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September FMMO numbers follow summer trends

Progressive Dairy Editor Dave Natzke Published on 14 October 2021
FMMO map

September 2021 milk marketings through Federal Milk Marketing Orders (FMMOs) extended summer-long trends resembling 2019 and pre-pandemic 2020. With a few exceptions, Class III milk pooling was more consistent, and producer price differentials (PPDs) were smaller but mostly positive. Unfortunately for producers, milk prices couldn’t shake their summer blues.

FMMO administrators reported September 2021 uniform milk prices, PPDs and milk pooling data during the week of Oct. 11. After a tumultus, pandemic-induced period that saw extreme price volatility and dramatically negative PPDs, September’s numbers were almost ho-hum.

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Here’s Progressive Dairy’s monthly snapshot of FMMO numbers and their impact on your milk check.

September PPDs smaller

The negative PPDs previously dominating the headlines are becoming a non-story, for now. As they were this summer, September baseline PPDs in all applicable FMMOs were positive, although they were down from July and August (Table 1). And as we note every month, PPDs have zone differentials and vary slightly within each FMMO, and the small baseline PPDs in some orders mean negative PPDs could show up on some producers’ milk checks based on location. Also, whether positive or negative, individual milk handlers may apply PPDs differently, impacting checks to their milk suppliers.

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‘Uniform’ prices change little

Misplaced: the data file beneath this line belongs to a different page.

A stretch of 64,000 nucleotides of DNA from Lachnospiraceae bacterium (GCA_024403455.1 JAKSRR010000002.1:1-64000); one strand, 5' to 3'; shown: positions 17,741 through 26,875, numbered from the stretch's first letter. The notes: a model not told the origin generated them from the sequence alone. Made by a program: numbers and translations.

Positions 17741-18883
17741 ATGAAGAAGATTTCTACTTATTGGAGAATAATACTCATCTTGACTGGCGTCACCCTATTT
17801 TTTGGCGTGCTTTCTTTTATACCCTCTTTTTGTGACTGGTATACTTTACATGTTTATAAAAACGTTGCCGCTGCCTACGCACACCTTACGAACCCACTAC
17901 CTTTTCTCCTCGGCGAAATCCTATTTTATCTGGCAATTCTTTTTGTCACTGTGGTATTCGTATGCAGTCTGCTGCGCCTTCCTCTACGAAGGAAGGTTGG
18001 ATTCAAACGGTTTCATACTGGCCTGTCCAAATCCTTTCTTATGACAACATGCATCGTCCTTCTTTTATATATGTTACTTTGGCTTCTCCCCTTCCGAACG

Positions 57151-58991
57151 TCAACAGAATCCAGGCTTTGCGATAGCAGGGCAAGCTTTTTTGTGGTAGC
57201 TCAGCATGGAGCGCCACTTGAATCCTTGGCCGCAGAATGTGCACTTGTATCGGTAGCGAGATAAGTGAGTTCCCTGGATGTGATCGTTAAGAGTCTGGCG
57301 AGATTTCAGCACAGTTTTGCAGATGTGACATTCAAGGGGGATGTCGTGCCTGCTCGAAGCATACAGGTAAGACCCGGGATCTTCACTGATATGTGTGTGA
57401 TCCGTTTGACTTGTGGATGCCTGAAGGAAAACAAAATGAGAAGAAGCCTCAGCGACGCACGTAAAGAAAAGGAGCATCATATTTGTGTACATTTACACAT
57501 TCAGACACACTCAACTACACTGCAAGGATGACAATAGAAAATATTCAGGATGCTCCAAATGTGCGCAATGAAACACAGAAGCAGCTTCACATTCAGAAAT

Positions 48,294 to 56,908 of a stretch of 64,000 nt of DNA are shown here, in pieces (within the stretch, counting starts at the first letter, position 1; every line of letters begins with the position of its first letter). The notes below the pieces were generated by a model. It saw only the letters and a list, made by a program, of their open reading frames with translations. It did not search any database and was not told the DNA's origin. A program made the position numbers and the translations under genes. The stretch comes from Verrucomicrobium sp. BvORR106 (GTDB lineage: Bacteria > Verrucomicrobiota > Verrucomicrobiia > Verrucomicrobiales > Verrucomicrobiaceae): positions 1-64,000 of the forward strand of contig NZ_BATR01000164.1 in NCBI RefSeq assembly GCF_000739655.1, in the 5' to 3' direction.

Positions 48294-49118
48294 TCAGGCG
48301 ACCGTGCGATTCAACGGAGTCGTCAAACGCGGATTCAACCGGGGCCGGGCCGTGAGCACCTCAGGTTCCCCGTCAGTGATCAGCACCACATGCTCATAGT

September 2021 uniform or “blend” prices at standardized test improved slightly from August (Table 1), up in a range of 10-49 cents per hundredweight (cwt) across all 11 FMMOs. The high was $21.11 per cwt in Florida FMMO #6; lows of under $17 per cwt remained in four FMMOs. Factoring into the standardized uniform price calculations, Class I prices were down slightly in September, offset by small increases in Class II, III and IV milk prices.

Compared to August, many dairy producers should see small price increases due to two factors:

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  • Although mixed nationwide in September, average butterfat and protein tests in many FMMOs increased.

  • Cheese and butter prices both improved in September, yielding higher values for both protein and butterfat used in monthly milk price calculations.

At about $2.60 per pound, the value of milk protein in September FMMO milk price calculations rose about 14.25 cents from August but it’s 79.25 cents less than September 2020. The value of butterfat posted an 8.8-cent increase in September to about $1.94 per pound.

Class III-IV price spread remains narrow

As a result, at $16.53 per cwt the September 2021 Class III price was up 58 cents from August and 10 cents more than September 2020. At $16.36 per cwt, the September 2021 Class IV price hit a 21-month high, up 44 cents from August and $3.61 more than September 2020.

September’s 17-cent spread between Class III and Class IV prices was the second smallest since May 2019, keeping FMMO depooling incentives lower.

By volume, total Class III milk pooled across all FMMOs in September 2021 was about 4.4 billion pounds, down from August but still the second most since May 2020, the last month of “normal” marketing patterns before the pandemic-related milk marketing disruptions and cheese-heavy food box purchases.

The main outlier in September Class III pooling was in the California FMMO #51. After August’s surge to a two-year high in terms of both volume and percentage utilization, September numbers were down sharply. Elsewhere, Class III pooling in the Upper Midwest FMMO #30 was the highest in 16 months.